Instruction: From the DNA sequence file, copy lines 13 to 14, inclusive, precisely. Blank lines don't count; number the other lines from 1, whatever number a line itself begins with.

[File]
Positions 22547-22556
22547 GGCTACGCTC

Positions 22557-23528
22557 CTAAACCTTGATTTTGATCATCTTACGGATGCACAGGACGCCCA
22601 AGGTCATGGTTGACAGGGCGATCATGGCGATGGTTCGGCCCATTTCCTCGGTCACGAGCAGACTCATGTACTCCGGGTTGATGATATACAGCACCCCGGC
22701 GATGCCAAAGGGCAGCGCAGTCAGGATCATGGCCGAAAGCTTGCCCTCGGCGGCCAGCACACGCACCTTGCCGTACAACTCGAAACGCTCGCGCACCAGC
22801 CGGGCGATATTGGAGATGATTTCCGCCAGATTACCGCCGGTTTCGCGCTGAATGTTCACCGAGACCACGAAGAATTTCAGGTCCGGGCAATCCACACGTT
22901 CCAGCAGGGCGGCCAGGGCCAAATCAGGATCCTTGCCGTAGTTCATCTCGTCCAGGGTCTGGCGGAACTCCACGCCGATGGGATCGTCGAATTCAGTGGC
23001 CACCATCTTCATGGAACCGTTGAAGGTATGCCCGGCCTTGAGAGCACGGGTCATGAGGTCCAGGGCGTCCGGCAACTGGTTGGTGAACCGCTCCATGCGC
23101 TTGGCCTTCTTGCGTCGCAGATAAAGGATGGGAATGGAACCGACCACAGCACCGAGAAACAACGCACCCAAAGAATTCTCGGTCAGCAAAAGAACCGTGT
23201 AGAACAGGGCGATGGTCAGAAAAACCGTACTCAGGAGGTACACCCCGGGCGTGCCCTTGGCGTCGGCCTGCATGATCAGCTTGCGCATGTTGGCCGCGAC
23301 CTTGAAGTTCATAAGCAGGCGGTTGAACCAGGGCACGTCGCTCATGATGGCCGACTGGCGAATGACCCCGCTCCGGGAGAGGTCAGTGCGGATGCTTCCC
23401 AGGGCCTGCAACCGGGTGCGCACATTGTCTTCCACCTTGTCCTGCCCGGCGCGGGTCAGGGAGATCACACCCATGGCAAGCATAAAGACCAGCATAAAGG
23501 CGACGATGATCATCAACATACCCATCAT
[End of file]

23401 AGGGCCTGCAACCGGGTGCGCACATTGTCTTCCACCTTGTCCTGCCCGGCGCGGGTCAGGGAGATCACACCCATGGCAAGCATAAAGACCAGCATAAAGG
23501 CGACGATGATCATCAACATACCCATCAT